Fraction of families take up tax-free childcare scheme

By Gabriella Jozwiak

| 18 February 2019

Early years sector representatives have slammed the government's running of its tax-free childcare offer, after data shows take-up rates are just a fifth of predicted levels.

Only a fifth of families predicted to apply to join the government's tax-free childcare scheme have taken advantage of the offer. Picture: Adobe Stock

Many families are not taking advantage of the scheme, despite potential savings of thousands of pounds a year, according to data released by the HM Revenue and Customs (HMRC).

Commentators say that less well-off families regard making a claim to be not "worth the hassle", both because they claim the benefits favour wealthier families, and because of difficulties signing up.

The initiative offers working parents the chance to claim back 20 per cent of the money they spend on childcare, up to a cap of £2,000 a year.

In December last year, only 91,000 scheme accounts were used by parents - far below the 415,000 the Treasury had budgeted for by October 2017.

Parents are increasingly facing high childcare costs, with the Trades Union Congress reporting in September 2018 that fees have risen by more than 50 per cent in the last decade, while wages are up by less than 20 per cent.

Early Years Alliance (formerly the Pre-school Learning Alliance) chief executive Neil Leitch, said the latest results demonstrated "just how poorly this policy has been rolled out".

"Ongoing technical issues have meant that many parents still struggle to complete the simplest of tasks, even just signing up for the scheme, or reconfirming their eligibility," said Leitch.

"And of course, the regressive nature of this policy - as those who can afford to put the most into their childcare accounts get the greatest support from government - means that for many families on lower incomes, it simply isn't worth the hassle.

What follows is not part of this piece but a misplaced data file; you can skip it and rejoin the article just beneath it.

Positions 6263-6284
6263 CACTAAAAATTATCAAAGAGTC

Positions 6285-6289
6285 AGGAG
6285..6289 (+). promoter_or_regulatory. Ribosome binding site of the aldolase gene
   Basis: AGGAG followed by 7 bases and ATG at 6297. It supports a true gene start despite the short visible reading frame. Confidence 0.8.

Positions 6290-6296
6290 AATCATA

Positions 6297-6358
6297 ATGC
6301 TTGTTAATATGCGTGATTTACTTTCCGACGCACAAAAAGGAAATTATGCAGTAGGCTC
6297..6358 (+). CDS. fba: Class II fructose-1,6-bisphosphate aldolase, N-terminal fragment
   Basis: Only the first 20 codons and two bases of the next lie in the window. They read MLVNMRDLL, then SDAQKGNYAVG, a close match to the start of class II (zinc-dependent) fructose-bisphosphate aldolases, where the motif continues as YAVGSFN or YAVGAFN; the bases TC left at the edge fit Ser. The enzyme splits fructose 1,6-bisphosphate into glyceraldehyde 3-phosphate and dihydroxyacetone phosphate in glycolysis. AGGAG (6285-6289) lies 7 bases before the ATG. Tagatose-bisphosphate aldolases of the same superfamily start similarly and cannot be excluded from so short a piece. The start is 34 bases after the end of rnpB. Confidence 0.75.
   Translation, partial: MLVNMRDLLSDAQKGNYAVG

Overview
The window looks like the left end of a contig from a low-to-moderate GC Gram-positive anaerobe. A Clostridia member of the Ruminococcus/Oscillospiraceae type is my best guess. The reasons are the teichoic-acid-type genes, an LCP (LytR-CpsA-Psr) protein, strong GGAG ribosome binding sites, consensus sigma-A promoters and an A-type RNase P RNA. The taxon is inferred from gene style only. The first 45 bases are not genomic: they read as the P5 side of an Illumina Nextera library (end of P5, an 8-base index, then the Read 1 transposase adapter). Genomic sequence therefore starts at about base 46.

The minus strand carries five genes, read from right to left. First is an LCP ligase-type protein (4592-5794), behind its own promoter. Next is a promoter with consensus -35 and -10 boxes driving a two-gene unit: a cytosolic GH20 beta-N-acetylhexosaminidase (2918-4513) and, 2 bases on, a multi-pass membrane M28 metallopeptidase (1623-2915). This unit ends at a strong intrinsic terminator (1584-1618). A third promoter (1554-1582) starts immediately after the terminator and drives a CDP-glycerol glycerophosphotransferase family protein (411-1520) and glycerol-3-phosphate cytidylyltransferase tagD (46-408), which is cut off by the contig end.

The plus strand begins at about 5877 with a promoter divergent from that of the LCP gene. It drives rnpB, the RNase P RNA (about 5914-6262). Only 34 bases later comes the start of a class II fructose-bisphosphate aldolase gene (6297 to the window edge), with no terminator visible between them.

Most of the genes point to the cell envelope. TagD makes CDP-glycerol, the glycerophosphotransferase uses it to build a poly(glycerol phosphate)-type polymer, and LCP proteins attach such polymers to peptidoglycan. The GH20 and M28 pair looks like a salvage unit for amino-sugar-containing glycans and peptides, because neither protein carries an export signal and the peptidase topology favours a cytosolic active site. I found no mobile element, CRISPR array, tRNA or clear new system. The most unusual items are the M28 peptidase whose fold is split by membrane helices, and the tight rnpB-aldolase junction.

"With the government spending much less than budgeted on this flawed initiative, there is simply no excuse for ministers not to use this money to better support parents and early years providers.

"This means not only investing into the IT systems needed to ensure tax-free childcare functions as it should, but also ensuring that the funding going to frontline early years providers is enough to enable them to provide quality, accessible and affordable care and education, both now and in the long term."

National Day Nurseries Association (NDNA) chief executive Purnima Tanuku also criticised the government's efforts to publicise the scheme.

"The government has not advertised this scheme widely, instead relying on organisations such as NDNA to get the word out via childcare providers," she said.

"This has resulted in an underspend of hundreds of millions of pounds a year and a further £600m being returned to the Treasury.

"Given the funding shortfall for childcare places, the sector needs this investment to remain sustainable and to make childcare fees more affordable for parents of younger children who aren't yet eligible for the funded entitlement."

The scheme has been beset by difficulties since it was first launched in April 2017, as the HMRC-run Childcare Choices website, through which parents can set up and manage an account, was marred by technical difficulties.

The department provided data to a department provided data to a Treasury select committee inquiry into childcare that showed between 21 April 2017 and 6 August 2017, a period of 107 days, the website was down for 160 hours.

By October of that year, parents had opened only 30,000 accounts, leading the Office for Budget Responsibility to revise down its forecast for spending on tax-free childcare by 90 per cent, from £800m in 2017/18, to £37m.

As a result, roll-out of the scheme to include children up to the age of 12 was delayed until February 2018.

In March last year the Treasury select committee also urged the government to improve awareness of the scheme, saying low take-up was due to its "failure to publicise the scheme properly".

In the following November, the Labour Party claimed the government would reallocate up to £600m of funding earmarked for childcare on other policy areas outside of the early years sector because of slow take-up of its tax-free childcare scheme.

An HMRC spokesman said the department was running a national communications campaign, including advertising, to raise awareness and encourage more parents to apply for the scheme.

"We're urging all parents to check the Childcare Choices website to see how much they could save, and to apply," added the spokesman.

"More than 250,000 families already have a tax-free childcare account and the number of parents benefitting from tax-free childcare has almost doubled since March last year."

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